NZ Veteran Wins VA Case

A Royal New Zealand Navy veteran has won a years-long battle for compensation after connecting his Parkinson’s disease with chemical exposure during his military service.

In a potentially-landmark case, Veterans Affairs’ has provided the ex-serviceman, who wishes to remain anonymous, with an entitlement to disability compensation for Parkinson’s, a condition attributed to his operational service on a Royal New Zealand Navy ship during the 1948-1960 Malayan Emergency.

During his naval career, he was exposed to toxic chemical solvents, including trichloroethylene (TCE), while degreasing and cleaning electronics. TCE, which is now classified as a carcinogen, is linked to a number of adverse health effects including the debilitating Parkinson’s.

Now, after living with the debilitating condition for years and fighting Veterans’ Affairs for recognition with support by the Returned and Services’ Association (RSA), the veteran is receiving compensation. “We are very pleased that [the veteran] and his family received this entitlement from Veterans’ Affairs New Zealand.

There are likely to be many more people living with Parkinson’s in [the veteran]’s situation, who are not aware of the link between this solvent TCE and Parkinson’s,” said Parkinson’s New Zealand chief executive Deirdre O’Sullivan. The veteran’s decision was made on appeal to the independent War Pensions Appeal Board – now replaced by the Veterans’ Entitlements Appeal Board – which considered appeals against decisions made under the War Pensions Act 1954.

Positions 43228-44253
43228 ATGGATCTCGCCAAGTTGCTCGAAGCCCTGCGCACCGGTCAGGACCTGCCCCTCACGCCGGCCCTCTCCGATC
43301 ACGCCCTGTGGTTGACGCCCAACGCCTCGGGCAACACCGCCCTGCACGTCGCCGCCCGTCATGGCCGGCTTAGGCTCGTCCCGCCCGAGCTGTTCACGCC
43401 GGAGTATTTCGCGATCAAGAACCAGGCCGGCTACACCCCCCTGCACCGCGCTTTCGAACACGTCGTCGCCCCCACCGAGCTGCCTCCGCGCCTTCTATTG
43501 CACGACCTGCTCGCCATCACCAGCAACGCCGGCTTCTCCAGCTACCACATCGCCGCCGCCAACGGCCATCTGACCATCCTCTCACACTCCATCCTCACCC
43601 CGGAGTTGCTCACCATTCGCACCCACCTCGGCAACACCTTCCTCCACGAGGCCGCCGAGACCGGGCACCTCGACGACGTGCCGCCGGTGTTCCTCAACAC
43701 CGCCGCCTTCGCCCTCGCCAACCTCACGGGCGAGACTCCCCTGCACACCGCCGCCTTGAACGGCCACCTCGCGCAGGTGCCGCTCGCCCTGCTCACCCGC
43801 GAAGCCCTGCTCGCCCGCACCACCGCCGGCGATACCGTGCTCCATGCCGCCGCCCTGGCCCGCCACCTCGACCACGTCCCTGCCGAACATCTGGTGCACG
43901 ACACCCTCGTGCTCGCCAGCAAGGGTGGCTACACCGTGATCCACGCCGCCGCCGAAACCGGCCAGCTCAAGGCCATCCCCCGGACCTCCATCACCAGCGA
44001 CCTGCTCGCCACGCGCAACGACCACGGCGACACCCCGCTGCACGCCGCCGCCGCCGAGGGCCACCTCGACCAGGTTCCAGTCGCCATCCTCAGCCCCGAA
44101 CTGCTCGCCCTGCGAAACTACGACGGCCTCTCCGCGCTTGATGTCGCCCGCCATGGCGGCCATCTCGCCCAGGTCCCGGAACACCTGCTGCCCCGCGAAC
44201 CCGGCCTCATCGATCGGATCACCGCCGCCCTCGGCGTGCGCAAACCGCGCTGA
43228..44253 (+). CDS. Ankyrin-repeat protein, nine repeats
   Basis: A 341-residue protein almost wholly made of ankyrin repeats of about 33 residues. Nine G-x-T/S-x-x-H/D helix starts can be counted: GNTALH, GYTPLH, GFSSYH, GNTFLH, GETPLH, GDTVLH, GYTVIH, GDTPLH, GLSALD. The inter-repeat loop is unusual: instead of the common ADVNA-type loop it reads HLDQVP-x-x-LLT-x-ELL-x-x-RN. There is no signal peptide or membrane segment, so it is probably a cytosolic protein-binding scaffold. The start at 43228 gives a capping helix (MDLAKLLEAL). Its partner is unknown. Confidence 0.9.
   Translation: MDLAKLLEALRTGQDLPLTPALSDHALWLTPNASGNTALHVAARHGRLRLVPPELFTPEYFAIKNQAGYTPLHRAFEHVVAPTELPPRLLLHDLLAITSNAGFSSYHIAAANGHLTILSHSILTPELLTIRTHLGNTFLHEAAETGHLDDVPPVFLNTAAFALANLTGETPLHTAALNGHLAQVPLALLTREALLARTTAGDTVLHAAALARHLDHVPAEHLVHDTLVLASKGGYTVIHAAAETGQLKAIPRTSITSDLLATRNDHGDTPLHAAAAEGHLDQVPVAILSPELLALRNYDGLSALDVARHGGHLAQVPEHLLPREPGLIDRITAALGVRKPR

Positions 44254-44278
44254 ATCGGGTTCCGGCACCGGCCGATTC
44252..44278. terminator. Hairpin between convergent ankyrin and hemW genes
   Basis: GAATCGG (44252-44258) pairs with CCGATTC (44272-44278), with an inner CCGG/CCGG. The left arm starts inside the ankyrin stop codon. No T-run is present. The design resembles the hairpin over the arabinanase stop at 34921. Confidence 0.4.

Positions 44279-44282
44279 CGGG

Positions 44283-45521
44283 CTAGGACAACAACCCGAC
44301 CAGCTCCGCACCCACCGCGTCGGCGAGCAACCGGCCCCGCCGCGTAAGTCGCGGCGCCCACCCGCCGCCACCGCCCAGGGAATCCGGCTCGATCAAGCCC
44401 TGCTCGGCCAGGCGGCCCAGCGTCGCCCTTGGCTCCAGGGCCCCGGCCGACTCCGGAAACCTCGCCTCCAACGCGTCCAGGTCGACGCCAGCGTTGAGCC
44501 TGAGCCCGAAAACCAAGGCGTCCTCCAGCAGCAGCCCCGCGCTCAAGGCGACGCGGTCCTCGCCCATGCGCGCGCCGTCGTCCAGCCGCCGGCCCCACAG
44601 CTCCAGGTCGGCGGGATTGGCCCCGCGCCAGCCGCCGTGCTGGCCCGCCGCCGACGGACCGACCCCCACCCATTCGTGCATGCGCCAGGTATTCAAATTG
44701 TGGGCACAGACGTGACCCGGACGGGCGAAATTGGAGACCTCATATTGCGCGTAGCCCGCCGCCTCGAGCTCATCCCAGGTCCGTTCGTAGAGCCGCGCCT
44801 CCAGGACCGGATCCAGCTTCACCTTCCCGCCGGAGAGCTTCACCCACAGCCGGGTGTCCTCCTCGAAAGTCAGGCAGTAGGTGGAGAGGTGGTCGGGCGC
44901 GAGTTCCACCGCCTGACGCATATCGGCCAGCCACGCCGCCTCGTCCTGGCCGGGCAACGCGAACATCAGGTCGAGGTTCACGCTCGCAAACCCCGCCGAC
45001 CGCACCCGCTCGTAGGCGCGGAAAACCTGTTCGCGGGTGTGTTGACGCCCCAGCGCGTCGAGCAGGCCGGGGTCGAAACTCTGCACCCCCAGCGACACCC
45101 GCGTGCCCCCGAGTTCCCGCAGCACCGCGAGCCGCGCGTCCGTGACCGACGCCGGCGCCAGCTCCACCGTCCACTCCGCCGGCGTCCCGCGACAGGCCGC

Since 2014, the Veterans’ Support Act has specified how Veterans’ Affairs makes decisions about whether a veteran’s condition may have been caused by factors associated with their service. It involves the use of Statements of Principles, which are instruments developed by the Repatriation Medical Authority of Australia and state what factors must exist in order to establish a causal connection between particular diseases, injuries or death, and service based on the best current synthesis of research published on the RMA website.

A Veterans Affairs spokesman said there was a range of possible entitlements available based on the level of impairment of any individual veteran. It could include payment of a pension, and also the cost of treatment and support services to assist the veteran to remain independent. “Veterans’ Affairs encouraged all veterans who may qualify for entitlements under the Veterans’ Support Act to get in touch,” he said.

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